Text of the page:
14 Questions About Palm’s Amazing Pre

By  |  Friday, January 9, 2009 at 8:27 am

 Palm Pre SmartphoneWhat a difference a demo makes. For the past few years, declaring Palm to be in decline, irrelevant, or just plain dead has been a national pastime among tech pundits. The unveiling of the upcoming Palm Pre smartphone and its WebOS operating system yesterday here at CES changes all that. It will still be a challenge for Palm to restore itself to a leadership role in the smartphone industry it created. But its demo yesterday was so impressive on so many fronts that I can’t imagine any rational observer insisting that Palm is Still Dead until the Pre has a chance to prove itself.

Palm’s demo of the Pre was deep enough to answer plenty of questions about the device and its OS. But I’m left with plenty of others. Some of them may have answers right now (I’m going to pay a visit to Palm here at CES and try to get them). Some will only be answered in the months and years to come.

If you’ve got solid information or smart guesses on any of this stuff, I’d love to hear them….

1. Why did Palm announce the Pre now? Presumably in part because FCC filings make it tough to keep a phone under wraps until the very last moment before it ships. (If the Pre appears right at the end of its promised “first half of 2009″ schedule, it’ll follow roughly the same announcement-to-shipping timetable as the original iPhone.)  Normally, companies are really careful about pre-announcing products and thereby running the risk of people losing interest in the products that they’re already selling. But you gotta assume that Palm in its current state doesn’t have much to lose, and that the Pre is so radically different from current Palm models like the Centro that it isn’t really competition for them.

2. How long will it be Sprint-only? A few of the people who I have discussed the Pre with here at CES have winced when they’ve uttered the word “Sprint.” Or, at least, not looked terribly happy. Palm has apparently said it’s working on a GSM Pre; it’ll be interesting to see how long it takes to show up, and who sells it when it does.

3. Does it have iPhone-style visual voicemail? I sure hope so. But Palm didn’t have much to say about the Pre’s phone features at its unveiling.

4. What happens to the current Palm phone lineup? Will it continue to produce models such as the cheap Palm OS-based Centro and more powerful, Windows Mobile-based Treo Pro? Do they all go away the moment the Pre ships? Will they eventually be replaced with WebOS-based phones, like a $99 WebOS-powered Centro equivalent?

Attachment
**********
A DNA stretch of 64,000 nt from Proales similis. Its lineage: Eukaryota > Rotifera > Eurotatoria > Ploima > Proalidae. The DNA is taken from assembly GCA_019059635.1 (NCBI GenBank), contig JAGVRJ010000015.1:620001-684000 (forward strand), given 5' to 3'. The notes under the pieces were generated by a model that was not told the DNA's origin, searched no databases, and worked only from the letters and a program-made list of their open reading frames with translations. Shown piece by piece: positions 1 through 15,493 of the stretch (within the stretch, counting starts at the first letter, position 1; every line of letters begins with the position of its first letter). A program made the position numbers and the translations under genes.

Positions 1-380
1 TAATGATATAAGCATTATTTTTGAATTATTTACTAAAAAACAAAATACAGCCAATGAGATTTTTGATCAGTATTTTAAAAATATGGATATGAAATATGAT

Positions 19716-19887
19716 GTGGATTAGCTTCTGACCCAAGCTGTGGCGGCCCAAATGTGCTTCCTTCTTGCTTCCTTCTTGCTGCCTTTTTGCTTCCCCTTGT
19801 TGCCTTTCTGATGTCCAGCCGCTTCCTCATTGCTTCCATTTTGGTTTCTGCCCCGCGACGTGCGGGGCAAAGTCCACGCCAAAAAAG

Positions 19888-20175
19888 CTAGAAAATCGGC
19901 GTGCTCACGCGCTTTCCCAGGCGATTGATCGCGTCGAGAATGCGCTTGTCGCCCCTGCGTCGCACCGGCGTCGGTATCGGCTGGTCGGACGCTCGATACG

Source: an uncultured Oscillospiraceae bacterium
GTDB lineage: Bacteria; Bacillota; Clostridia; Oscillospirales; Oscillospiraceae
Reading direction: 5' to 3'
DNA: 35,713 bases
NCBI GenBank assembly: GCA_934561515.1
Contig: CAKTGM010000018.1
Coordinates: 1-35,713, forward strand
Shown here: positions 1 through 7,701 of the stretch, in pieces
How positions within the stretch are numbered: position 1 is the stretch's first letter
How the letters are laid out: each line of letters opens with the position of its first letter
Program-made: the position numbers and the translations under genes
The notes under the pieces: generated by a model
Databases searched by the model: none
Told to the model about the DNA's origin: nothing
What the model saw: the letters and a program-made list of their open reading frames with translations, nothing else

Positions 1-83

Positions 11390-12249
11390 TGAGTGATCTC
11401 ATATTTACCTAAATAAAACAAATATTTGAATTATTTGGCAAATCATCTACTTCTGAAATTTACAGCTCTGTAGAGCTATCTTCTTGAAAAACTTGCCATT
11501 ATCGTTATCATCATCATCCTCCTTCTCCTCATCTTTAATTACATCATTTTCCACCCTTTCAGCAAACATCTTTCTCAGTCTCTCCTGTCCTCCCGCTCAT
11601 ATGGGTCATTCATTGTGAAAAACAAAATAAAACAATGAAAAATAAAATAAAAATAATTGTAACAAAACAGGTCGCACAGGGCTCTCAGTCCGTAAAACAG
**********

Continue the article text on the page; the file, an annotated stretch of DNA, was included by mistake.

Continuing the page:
5. Why only 8GB?  Palm is one of the first companies to adopt Apple’s approach of sealing a lot of flash memory into a phone. But it’s not matching Apple’s 16GB iPhone 3G. It’s the one obvious area where the iPhone trumps the Pre from a hardware standpoint.

6. Will developers climb on board? Palm’s strategy of making WebOS a platform that anyone who knows how to write Web apps can use should help. But developers have to choose priorities, and they’ll only choose WebOS if they think there’s a critical mass of Pre owners out there who might use their apps.

7. Will classic PalmOS apps appear in Pre versions? Such as PocketSensei’s Silver Screen launcher, for instance. It would be cool if developers with a long history with Palm dived in to make the Pre more useful. And Palm mentioned that DataViz is on board, which may mean that a Pre version of Documents to Go is in the works.

8. Is there any sort of compatibility with existing Palm OS apps? I’m kind of guessing not–the webOS is such a radical departure from PalmOS that it’s hard to imagine it running old apps. But maybe there’s some sort of compatibility mode, not unlike the one in early versions of Apple’s OS X that let them run older Mac programs.

9. Will Palm fanatics embrace it? I suspect there are more people who used to be Palm fanatics than ones who currently consider themselves to be ones. But there are surely still a fair number of hardcore Treo enthusiasts. The Pre is such a radical departure from its predecessors that it’s not a given that it’ll delight Palm enthusiasts. 

10. What happens to Windows Mobile-powered Palm phones? When Palm got into the Windows Mobile phone business, it said it did so because a lot of big companies wanted a Windows Treo. Are they going to want a Windows Pre? Palm’s WebOS looks so much more sophisticated on every front than Windows Mobile that putting WinMo on it would be like sticking a Hyundai engine in a Lamborghini. 

11. How will folks get apps? Palm is saying it’ll have an apps store. Which is clearly becoming mandatory these days. But will it cut venerable third-party software merchants such as Handango and PalmGear out of the action by setting itself up as the exclusive Pre app seller? [UPDATE: Ina Fried’s post over at CNET seems to say that Palm’s app store won’t be the sole source of programs.)